A couple are being forced to sell their farmhouse after being landed with a £230,000 bill to repair their local church.
An ancient law makes the owners of Glebe Farm liable for major repairs to St John the Baptist church at Aston Cantlow, Warwickshire.
|The Wallbanks were presented with a bill for £230,000-worth of church repairs.|
Andrew and Gail Wallbank, who inherited the farmhouse in 1990, were presented with a bill by the parochial church council shortly afterwards.
The couple are now auctioning their property with a £500,000 guide price after losing an 18-year legal fight last December.
They intend to use the money raised to pay for the repairs, meet their legal fees and buy whoever purchases the farmhouse out of the liability.
“We really didn’t want to sell but we have no choice,” Adrian Wallbank told The Guardian. “We will see very little change from the sale of the house.”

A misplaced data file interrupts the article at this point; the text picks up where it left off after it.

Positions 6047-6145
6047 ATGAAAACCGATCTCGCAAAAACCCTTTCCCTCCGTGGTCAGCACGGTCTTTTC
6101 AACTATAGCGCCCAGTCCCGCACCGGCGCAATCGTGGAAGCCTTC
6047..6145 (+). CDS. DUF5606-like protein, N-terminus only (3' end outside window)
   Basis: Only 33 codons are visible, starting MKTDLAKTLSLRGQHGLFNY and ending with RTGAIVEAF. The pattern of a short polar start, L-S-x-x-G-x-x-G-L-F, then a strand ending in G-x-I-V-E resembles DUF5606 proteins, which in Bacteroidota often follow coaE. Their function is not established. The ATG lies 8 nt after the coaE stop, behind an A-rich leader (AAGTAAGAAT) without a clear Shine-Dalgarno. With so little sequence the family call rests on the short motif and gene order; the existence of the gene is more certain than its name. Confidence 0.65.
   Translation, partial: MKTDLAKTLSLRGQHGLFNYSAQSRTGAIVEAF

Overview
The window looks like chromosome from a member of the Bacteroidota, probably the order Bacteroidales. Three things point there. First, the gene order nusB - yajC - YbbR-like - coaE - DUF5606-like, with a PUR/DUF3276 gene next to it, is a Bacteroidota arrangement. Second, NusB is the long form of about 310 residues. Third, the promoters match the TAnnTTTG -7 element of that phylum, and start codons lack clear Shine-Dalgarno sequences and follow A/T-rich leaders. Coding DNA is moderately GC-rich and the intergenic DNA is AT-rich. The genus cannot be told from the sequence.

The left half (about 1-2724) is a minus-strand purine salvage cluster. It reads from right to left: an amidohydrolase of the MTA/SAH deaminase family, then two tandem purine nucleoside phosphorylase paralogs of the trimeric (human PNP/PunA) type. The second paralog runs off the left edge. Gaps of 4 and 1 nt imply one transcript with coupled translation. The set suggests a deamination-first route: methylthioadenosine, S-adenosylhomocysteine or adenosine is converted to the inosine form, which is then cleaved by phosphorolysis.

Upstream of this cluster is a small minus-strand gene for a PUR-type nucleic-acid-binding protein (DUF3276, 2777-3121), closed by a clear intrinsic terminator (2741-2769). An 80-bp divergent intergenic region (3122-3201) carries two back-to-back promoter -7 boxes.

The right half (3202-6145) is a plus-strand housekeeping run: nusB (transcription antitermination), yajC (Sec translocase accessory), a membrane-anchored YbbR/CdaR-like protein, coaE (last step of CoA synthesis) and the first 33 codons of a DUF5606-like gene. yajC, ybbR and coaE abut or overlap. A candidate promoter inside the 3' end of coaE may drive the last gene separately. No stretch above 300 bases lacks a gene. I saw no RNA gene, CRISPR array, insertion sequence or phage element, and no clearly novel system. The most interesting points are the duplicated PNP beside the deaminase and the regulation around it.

The couple are responsible under a “chancel repair liability” clause that arose when the church gave the farm 1.1 hectares (2.75 acres) of land.
In exchange for the land, the owners of Glebe Farm were named as lay rectors and agreed to pay for some church repairs.
Lay rectors are liable for keeping the chancel around the altar weatherproof.
About 5200 churches are believed to be able to demand money from owners of properties on former monastery land to fund repairs to buildings.